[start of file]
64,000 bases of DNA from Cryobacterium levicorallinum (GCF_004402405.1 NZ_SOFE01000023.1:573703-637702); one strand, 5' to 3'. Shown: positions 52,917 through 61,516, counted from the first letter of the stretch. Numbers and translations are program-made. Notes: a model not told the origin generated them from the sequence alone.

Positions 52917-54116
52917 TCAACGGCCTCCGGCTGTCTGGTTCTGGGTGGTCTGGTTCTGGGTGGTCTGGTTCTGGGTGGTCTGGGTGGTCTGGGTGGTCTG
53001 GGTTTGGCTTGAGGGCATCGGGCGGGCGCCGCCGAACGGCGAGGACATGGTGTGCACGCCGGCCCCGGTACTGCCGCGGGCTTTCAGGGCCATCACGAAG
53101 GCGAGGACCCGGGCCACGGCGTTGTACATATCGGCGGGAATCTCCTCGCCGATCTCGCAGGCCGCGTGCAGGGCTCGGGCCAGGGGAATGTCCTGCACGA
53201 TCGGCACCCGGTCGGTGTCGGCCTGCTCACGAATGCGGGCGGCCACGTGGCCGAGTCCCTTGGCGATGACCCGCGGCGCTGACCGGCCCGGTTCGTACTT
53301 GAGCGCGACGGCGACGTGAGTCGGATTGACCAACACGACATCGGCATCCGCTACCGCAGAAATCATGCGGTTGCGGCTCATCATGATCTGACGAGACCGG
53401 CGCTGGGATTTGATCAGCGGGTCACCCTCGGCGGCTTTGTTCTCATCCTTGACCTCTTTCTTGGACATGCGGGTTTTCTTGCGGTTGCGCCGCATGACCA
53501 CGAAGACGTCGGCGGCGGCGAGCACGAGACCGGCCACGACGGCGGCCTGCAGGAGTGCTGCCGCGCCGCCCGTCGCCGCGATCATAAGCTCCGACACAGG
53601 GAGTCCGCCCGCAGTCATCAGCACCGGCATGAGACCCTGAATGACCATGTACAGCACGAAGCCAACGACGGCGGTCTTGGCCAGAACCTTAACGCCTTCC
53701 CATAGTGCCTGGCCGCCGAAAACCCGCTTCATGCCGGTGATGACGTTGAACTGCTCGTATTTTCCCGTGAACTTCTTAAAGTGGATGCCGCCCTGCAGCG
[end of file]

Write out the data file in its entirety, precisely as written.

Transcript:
64,000 bases of DNA from Cryobacterium levicorallinum (GCF_004402405.1 NZ_SOFE01000023.1:573703-637702); one strand, 5' to 3'. Shown: positions 52,917 through 61,516, counted from the first letter of the stretch. Numbers and translations are program-made. Notes: a model not told the origin generated them from the sequence alone.

Positions 52917-54116
52917 TCAACGGCCTCCGGCTGTCTGGTTCTGGGTGGTCTGGTTCTGGGTGGTCTGGTTCTGGGTGGTCTGGGTGGTCTGGGTGGTCTG
53001 GGTTTGGCTTGAGGGCATCGGGCGGGCGCCGCCGAACGGCGAGGACATGGTGTGCACGCCGGCCCCGGTACTGCCGCGGGCTTTCAGGGCCATCACGAAG
53101 GCGAGGACCCGGGCCACGGCGTTGTACATATCGGCGGGAATCTCCTCGCCGATCTCGCAGGCCGCGTGCAGGGCTCGGGCCAGGGGAATGTCCTGCACGA
53201 TCGGCACCCGGTCGGTGTCGGCCTGCTCACGAATGCGGGCGGCCACGTGGCCGAGTCCCTTGGCGATGACCCGCGGCGCTGACCGGCCCGGTTCGTACTT
53301 GAGCGCGACGGCGACGTGAGTCGGATTGACCAACACGACATCGGCATCCGCTACCGCAGAAATCATGCGGTTGCGGCTCATCATGATCTGACGAGACCGG
53401 CGCTGGGATTTGATCAGCGGGTCACCCTCGGCGGCTTTGTTCTCATCCTTGACCTCTTTCTTGGACATGCGGGTTTTCTTGCGGTTGCGCCGCATGACCA
53501 CGAAGACGTCGGCGGCGGCGAGCACGAGACCGGCCACGACGGCGGCCTGCAGGAGTGCTGCCGCGCCGCCCGTCGCCGCGATCATAAGCTCCGACACAGG
53601 GAGTCCGCCCGCAGTCATCAGCACCGGCATGAGACCCTGAATGACCATGTACAGCACGAAGCCAACGACGGCGGTCTTGGCCAGAACCTTAACGCCTTCC
53701 CATAGTGCCTGGCCGCCGAAAACCCGCTTCATGCCGGTGATGACGTTGAACTGCTCGTATTTTCCCGTGAACTTCTTAAAGTGGATGCCGCCCTGCAGCG